The oldest excuse in the book. This example of it comes from Cic. Rab. Post. 29:
Therefore, I say, that he was compelled by force to act as he did,—by force which, as our great poet says “Breaks and subdues the loftiest dignity.” He should have died, you will say; for that is the alternative. And so he would have done, if, while his affairs were in such a state of embarrassment, he could have died without the greatest disgrace. Do not then, impute his hard fortune to him as a fault; do not think the injury done to him by the king his crime; do not judge of his intentions by the compulsion under which he was, nor of his inclination by the force to which he submitted. Unless, indeed, you think those men deserving of reproach who have fallen among enemies or among thieves, and who then act differently under compulsion from what they would if they were free. No one of us is ignorant, even if we have had no personal experience of it, of the mode of proceeding adopted by a king. These are the orders given by kings,—“Take notice,” “Obey orders,” “Do not complain when you are not asked.” These are their threats,—“If I catch you here tomorrow, you shall die.” Expressions which we ought to read and consider, not only for the purpose of being amused by them, but in order to learn to beware of their authors and to avoid them.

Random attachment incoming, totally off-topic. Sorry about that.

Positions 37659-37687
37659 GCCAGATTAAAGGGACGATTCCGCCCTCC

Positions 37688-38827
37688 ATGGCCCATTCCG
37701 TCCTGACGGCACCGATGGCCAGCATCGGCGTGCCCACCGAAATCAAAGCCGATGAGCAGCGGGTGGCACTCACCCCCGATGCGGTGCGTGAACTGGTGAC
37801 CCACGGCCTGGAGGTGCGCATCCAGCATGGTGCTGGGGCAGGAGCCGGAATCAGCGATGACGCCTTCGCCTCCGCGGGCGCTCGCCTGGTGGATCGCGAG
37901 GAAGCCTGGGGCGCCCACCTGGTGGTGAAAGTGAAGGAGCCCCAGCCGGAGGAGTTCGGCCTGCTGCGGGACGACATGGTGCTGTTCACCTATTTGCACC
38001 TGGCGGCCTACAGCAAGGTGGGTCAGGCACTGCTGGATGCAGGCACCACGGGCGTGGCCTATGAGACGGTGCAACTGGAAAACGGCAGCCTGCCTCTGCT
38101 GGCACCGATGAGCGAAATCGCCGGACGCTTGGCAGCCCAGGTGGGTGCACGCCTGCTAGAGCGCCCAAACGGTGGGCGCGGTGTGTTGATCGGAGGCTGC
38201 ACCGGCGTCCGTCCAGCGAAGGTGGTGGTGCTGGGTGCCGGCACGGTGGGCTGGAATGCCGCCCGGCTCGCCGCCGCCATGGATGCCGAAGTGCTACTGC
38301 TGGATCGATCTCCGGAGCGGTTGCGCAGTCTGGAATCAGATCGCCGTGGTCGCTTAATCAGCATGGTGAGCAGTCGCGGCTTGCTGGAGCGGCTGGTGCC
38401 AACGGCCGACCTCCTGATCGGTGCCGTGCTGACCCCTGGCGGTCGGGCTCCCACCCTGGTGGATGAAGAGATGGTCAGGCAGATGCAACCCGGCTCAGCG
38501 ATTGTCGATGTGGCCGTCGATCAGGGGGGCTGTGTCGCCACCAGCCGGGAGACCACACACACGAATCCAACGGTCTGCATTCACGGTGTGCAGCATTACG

It reminded me of a fragment from Pacuvius’ Atalanta:
Omnes, qui tamquam nos serviunt
Sub regno, callent domini imperia metuere (Pac. 72-73).
All, who are enslaved, like us,
Under a king, are callous to any fear of orders, in a word—they are tame.
The translation is my own. This may mean I am in agreement of a sort with Wiseman via Leigh:
In late-republican Rome, tragedy was par excellence the exemplary genre for revealing the ways of kings and tyrants.
From p. 32 of Roman Drama and Roman History. Corresponding footnote: